This is known as a winding up payment and is worth four months’ salary but only for those who have been an MP for two consecutive years.

MPs who stand down can get an allowance to cover the costs of shutting their office down.

Pension perks

It isn’t just the pay packet that is attractive for MPs. Political pensions are much-sought after.

MPs pay into a Parliamentary Contributory Pension Fund. This is a defined benefit scheme that provides a retirement income linked to an MP’s final earnings and the number of years of service.

That is better than the defined contribution schemes that most private sector workers and constituents are used to. The pension scheme for MPs is extremely generous compared to what is available in the private sector, says Laith Khalaf.

“It is not as expensive to run as other public sector schemes  though in the grand scheme of public sector schemes it’s not hugely expensive because the number of members is extremely limited compared with the behemoths of the NHS and Teachers Pensions plans,” he says.

“Unlike most public sector schemes it’s also funded, which means there is a pool of assets there providing the benefits for retired members.”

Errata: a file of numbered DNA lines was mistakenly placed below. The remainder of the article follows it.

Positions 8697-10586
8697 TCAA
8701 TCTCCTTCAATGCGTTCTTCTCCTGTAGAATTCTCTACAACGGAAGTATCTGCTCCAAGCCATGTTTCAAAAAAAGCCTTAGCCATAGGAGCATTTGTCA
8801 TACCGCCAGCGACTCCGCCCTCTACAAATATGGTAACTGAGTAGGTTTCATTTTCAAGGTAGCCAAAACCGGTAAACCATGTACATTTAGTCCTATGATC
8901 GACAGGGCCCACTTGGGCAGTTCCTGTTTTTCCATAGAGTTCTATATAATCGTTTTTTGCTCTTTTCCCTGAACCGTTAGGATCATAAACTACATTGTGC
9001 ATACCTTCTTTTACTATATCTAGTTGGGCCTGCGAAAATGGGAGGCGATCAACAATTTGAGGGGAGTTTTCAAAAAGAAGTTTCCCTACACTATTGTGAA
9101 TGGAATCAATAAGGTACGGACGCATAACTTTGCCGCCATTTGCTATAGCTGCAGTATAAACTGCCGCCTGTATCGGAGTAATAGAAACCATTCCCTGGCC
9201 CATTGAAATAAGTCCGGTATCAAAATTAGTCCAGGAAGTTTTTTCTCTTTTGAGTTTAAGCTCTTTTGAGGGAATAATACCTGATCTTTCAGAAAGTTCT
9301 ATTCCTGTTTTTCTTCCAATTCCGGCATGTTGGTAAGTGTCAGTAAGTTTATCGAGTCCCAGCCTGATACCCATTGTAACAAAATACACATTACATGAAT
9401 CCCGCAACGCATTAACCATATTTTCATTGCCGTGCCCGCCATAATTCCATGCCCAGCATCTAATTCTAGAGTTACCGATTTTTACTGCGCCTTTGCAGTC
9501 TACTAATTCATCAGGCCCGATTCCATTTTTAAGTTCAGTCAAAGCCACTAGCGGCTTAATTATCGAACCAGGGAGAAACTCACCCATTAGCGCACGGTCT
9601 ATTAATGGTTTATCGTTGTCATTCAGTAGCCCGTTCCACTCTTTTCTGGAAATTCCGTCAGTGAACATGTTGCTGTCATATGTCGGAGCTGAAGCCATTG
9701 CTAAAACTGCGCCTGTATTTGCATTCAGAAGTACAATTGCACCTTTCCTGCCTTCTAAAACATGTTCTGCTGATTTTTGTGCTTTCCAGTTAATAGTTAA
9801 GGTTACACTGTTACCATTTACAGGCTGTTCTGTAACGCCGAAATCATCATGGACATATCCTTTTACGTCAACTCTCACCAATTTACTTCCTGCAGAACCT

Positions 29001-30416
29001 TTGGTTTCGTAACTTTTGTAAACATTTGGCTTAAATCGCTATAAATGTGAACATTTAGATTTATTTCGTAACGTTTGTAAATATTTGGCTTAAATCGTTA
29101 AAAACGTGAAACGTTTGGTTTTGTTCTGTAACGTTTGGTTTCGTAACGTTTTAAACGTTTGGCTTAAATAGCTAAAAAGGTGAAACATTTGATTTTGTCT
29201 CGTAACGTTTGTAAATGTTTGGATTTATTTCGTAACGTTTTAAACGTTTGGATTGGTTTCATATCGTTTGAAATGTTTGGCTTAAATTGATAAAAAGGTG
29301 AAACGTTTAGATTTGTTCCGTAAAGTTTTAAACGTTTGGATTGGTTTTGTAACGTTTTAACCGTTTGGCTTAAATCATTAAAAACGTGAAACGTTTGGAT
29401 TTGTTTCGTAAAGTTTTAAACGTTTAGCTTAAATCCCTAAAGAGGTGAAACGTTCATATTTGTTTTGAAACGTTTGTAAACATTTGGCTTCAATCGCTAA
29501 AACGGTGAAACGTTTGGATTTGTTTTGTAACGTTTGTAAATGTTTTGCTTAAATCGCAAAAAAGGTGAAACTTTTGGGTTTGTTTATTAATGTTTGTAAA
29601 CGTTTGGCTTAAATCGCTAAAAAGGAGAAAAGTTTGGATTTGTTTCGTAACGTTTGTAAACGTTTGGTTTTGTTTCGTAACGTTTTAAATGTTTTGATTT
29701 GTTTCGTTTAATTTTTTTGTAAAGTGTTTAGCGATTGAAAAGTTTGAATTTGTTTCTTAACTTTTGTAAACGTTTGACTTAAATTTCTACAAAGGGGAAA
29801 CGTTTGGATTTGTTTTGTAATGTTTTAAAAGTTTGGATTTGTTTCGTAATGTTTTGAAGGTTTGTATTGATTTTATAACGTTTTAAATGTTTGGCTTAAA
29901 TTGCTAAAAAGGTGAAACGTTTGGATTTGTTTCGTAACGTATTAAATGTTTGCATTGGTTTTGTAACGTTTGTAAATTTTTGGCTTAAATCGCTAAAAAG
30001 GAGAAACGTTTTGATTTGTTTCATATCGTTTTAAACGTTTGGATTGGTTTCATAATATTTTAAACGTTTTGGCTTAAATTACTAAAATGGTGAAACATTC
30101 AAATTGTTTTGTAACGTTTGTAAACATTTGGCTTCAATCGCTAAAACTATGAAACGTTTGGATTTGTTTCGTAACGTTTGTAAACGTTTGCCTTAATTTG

Khalaf adds that while the scheme is generous, the career of an MP is extremely precarious as they need to  reapply for their job at least once every five years. 

“If they lose their seat then the benefits they have built up are preserved until retirement, but they don’t build up any more entitlement,” he adds. “Probably one of the most pernicious aspects of the MPs’ defined benefit scheme is it entirely detaches them from the pensions available to their constituents, and of course they make the rules that govern those pensions.”

Marc Shoffman
Contributing editor

Marc Shoffman is an award-winning freelance journalist specialising in business, personal finance and property. His work has appeared in print and online publications ranging from FT Business to The Times, Mail on Sunday and The i newspaper. He also co-presents the In For A Penny financial planning podcast.